We model the interaction among firms as a weighted directed graph G(V, E, w), where V is the set of firms, and E is the set of directed edges (u, v) which represent that a firm u is a customer of the firm v, and therefore its credit risk can spread along the direction of the edge. The weight of the edge w(u, v) represents the strength of the connection between the two firms, and is computed as the total value of the transactions within the aggregation window. In addition, the contagion is a dynamic process that happens on the network throughout time. Thus, we need to model both dimensions (i.e., space –the network– and time) at the same time in order to capture the characteristic of the process. Indeed, the graph itself changes in time, as the relationships among the firms evolve. Therefore, we model our data as a dynamic graph Gt = (V, Et, wt), where the set of vertices is fixed, but the edges change with time. The analyzed network obtained by projecting the dynamic graph along the time dimension shows a typical scale free distribution of the connectivity degree as shown in Fig 2(b). Similar complex scaling relations have been observed also in a similar study of Japanese inter-firm network data [41].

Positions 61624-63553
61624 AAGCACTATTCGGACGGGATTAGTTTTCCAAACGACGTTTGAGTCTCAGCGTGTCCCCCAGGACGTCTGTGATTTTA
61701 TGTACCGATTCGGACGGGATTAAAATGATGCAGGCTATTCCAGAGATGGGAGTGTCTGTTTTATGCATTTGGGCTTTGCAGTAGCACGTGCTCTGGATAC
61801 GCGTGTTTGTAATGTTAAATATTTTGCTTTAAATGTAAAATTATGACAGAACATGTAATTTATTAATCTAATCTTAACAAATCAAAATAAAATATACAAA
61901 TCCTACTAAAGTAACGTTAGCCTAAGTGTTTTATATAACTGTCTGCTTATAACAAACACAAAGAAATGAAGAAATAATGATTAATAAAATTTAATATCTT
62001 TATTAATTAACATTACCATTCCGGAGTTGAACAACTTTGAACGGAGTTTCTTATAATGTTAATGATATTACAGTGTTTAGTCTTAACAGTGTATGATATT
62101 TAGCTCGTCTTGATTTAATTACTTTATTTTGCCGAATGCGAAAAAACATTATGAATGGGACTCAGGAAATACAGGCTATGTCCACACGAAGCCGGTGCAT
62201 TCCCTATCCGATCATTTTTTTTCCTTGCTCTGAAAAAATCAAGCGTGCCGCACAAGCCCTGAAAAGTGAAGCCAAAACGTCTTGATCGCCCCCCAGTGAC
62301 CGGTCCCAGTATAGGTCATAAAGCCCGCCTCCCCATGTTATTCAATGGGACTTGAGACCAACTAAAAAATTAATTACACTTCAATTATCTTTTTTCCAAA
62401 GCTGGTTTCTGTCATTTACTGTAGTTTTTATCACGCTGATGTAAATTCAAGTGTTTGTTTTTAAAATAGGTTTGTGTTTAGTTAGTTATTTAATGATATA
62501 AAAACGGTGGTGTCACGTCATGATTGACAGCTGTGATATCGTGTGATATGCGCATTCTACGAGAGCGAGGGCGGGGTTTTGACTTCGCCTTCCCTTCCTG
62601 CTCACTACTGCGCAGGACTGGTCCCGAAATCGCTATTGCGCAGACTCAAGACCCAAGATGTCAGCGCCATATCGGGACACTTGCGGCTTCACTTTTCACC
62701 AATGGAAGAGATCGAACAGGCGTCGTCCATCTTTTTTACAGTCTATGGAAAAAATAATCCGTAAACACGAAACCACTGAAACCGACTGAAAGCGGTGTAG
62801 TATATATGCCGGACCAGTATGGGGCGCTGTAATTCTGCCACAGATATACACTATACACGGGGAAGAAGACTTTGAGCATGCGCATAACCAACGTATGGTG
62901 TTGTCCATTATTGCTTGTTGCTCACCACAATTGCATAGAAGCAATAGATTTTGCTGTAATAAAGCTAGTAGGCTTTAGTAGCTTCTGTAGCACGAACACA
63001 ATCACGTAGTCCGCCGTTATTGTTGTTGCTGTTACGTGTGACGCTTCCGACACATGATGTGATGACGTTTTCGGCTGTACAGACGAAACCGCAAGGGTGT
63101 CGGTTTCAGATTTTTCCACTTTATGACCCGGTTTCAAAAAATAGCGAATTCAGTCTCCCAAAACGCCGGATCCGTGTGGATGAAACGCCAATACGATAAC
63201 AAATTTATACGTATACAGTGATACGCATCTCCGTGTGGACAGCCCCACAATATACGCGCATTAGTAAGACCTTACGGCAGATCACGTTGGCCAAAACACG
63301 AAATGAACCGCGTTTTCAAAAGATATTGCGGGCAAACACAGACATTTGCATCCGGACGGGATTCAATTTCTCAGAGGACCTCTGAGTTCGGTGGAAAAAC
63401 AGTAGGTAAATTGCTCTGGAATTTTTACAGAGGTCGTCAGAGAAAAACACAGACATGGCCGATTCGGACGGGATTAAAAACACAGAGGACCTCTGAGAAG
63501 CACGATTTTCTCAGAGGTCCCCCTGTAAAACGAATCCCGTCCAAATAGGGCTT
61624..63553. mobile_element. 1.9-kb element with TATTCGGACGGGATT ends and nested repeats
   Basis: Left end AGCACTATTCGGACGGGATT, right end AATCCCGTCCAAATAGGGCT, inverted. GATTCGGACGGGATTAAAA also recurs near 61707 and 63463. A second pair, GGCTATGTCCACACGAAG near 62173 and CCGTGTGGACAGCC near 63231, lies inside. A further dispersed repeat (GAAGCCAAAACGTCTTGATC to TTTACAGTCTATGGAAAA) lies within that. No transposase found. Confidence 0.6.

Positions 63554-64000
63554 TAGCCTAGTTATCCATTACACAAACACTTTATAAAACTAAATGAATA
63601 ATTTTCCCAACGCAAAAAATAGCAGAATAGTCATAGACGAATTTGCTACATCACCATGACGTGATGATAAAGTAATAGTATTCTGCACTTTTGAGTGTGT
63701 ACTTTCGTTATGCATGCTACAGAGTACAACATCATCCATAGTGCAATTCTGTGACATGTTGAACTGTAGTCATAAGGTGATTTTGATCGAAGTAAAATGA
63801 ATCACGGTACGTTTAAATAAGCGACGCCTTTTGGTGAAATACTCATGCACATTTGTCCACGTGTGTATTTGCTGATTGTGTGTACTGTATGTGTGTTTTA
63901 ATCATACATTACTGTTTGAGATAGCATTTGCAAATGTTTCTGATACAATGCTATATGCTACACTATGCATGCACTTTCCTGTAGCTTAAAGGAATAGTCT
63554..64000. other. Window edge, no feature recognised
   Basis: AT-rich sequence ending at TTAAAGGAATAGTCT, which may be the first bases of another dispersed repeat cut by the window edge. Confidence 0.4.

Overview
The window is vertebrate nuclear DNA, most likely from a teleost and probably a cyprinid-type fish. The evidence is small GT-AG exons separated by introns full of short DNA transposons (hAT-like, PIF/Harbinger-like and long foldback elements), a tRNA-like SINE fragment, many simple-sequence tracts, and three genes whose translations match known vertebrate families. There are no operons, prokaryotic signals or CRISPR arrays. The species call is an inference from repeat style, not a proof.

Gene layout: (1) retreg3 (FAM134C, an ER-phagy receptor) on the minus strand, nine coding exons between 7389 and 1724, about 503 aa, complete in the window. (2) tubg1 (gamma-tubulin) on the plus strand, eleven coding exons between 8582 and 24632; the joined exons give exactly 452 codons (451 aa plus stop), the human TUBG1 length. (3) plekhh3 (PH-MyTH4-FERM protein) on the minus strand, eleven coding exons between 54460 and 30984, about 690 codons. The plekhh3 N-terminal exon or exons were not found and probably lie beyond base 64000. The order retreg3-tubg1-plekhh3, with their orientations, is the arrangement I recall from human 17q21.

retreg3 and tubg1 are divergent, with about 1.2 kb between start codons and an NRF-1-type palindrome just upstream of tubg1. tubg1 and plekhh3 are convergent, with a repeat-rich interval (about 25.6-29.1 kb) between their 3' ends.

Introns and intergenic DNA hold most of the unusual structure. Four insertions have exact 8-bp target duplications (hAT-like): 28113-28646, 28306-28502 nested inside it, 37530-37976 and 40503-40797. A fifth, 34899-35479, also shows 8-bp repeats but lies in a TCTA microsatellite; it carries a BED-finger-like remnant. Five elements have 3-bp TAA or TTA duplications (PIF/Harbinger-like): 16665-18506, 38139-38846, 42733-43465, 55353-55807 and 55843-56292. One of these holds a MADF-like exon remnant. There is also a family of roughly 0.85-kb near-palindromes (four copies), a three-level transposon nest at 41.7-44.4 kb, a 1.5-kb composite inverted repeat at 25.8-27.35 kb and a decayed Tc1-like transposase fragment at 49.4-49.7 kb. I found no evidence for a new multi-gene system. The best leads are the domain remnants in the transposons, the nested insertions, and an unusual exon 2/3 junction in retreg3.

The complex scaling of the inter-firm networks is also observed in the distributions of the number and the total amount of transactions. Also in this case we observe in Fig 3(a) and 3(b) a heavy-tailed distribution as well as a symmetric pattern between customers and suppliers. Fig 3(c) and 3(d) shows the scatter plots for amount of the transaction and node degrees in logarithmic scale. We also find a superlinear scaling relation, yxγ, γ ∼ 1.3 for both in-degree and out-degree considering the amounts. Clearly, the network structure of firms plays an important role in determining the sales, as already observed by Tamura et al. [41]. This fact implies that larger amount of money exchanged is correlated with a larger number of connections.